Inside the Capitol

Friday, August 17, 2007

Comment on Your Post, "Pluto Demoted Again"


Thank you,

Laurel Kornfeld


Pluto supporters are not going to win this one??? Not so fast.  The so-called "new planet definition" has major problems, and contrary to your claim, there is an abundance of Pluto supporters who are working to see the demotion overturned, both among astronomers and lay people.

Most noteworthy is the glaring error in your opening paragraph, namely the statement that Pluto "was bumped from its position as the solar system's biggest dwarf star."  Pluto is not and never was considered by anyone to be a star.  The term you most likely meant to use is "dwarf planet," the new definition created by the IAU last year.

That term is highly problematic, which is why within days of its adoption, 300 plus astronomers led by Dr. Alan Stern, Principal Investigator of NASA's New Horizons Mission to Pluto, signed a petition saying they rejected the new definition and will not use it. Stern plans a conference of 1,000 astronomers to re-open this issue.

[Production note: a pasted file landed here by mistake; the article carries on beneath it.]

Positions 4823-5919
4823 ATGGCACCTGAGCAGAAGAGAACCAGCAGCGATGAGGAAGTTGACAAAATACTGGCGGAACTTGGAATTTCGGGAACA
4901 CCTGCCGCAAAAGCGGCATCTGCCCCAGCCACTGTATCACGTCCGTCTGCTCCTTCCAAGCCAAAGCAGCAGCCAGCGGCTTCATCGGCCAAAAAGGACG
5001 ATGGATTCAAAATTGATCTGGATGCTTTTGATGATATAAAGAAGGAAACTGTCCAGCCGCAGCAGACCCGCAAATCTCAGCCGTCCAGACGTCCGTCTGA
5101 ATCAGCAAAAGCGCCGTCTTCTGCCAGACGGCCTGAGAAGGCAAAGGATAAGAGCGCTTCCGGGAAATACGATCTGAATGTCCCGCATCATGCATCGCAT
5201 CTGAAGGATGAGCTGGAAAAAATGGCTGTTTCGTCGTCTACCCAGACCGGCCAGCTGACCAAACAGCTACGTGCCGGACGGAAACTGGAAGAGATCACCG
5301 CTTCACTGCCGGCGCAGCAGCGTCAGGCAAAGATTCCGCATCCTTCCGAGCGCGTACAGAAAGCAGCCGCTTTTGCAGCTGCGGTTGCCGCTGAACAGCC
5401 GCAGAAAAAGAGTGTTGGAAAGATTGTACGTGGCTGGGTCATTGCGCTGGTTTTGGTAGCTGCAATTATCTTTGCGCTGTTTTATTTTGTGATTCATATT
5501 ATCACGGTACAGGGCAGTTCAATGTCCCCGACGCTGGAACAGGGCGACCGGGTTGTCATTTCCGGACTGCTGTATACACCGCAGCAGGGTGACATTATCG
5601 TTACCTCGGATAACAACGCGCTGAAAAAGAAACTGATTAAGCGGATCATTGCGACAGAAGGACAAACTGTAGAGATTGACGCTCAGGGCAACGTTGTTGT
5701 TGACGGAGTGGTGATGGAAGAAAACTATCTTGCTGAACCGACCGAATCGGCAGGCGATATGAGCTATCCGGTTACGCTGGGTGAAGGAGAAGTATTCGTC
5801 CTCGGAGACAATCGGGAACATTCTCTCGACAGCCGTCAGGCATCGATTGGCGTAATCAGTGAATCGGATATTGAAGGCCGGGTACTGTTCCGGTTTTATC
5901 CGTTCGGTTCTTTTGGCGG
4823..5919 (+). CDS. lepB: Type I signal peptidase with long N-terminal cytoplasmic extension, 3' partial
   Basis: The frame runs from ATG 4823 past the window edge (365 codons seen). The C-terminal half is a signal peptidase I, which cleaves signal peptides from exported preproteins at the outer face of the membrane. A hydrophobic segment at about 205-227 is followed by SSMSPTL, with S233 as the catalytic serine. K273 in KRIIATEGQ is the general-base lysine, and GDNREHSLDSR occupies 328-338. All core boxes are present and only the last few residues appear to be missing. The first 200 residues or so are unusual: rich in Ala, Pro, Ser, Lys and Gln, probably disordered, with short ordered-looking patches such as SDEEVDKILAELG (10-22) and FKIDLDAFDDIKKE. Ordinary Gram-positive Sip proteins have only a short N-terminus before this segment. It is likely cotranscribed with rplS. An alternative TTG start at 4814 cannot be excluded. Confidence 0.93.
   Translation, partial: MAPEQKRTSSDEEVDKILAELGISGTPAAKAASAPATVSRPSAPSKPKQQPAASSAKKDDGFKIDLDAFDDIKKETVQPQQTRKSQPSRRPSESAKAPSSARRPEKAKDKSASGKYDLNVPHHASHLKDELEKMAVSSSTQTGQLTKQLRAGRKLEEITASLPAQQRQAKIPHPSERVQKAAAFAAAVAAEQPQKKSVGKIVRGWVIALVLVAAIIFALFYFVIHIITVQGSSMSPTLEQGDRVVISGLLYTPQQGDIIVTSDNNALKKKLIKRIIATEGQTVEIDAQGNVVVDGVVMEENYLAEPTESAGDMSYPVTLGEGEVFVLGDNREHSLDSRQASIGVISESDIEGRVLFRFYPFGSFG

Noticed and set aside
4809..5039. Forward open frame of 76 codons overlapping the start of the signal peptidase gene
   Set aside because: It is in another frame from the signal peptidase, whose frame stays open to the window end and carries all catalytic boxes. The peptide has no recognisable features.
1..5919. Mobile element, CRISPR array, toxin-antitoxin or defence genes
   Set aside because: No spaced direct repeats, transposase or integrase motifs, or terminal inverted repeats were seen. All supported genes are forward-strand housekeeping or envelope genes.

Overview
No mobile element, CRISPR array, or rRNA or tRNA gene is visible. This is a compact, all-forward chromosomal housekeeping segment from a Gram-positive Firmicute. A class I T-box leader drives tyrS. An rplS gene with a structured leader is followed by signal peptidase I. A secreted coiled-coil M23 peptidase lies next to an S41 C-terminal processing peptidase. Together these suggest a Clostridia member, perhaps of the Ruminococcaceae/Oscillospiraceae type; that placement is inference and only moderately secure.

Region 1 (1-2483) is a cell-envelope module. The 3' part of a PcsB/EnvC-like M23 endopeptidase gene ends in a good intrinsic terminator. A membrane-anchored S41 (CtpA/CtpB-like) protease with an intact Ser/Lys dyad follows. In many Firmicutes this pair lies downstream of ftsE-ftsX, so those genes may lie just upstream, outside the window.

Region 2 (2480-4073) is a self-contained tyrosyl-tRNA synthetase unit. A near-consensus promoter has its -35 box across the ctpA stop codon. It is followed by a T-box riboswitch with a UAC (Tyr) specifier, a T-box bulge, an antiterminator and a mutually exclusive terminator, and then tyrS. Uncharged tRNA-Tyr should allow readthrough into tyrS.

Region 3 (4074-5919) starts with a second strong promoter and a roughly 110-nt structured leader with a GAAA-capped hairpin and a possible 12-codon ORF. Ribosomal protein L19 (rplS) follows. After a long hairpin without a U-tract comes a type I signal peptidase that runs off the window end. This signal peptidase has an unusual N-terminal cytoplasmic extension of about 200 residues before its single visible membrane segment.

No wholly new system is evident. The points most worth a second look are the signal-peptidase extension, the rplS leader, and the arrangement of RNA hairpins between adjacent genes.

There are also many petitions by lay people, both hard copy and online, in circulation supporting the overturning of Pluto's demotion, still gathering many signatures almost a year later.

The IAU determined that a "dwarf planet" is not a planet at all, which makes no linguistic sense.  The vote was conducted by 424 out of 10,000 members, most of whom are not planetary scientists but a narrow group with a specific agenda. The requirement that an object "clear its orbit" to be considered a full fledged planet is vague and arbitrary.  It sets up a double standard because Neptune does not clear its orbit of Pluto, and even Jupiter and Earth do not clear their orbits of nearby asteroids.  For all these reasons, the "new" definition is untenable.

Eris is slightly bigger and more massive than Pluto, but there is no reason both cannot be considered full fledged planets. Both have achieved hydrostatic equilibrium and orbit the sun.  The IAU made a serious blunder with this decision. As more and more discoveries are being made, we should be broadening, not narrowing, our understanding of what constitutes a planet.  I strongly believe and wholeheartedly look forward to this ridiculous vote being overturned, the sooner the better.



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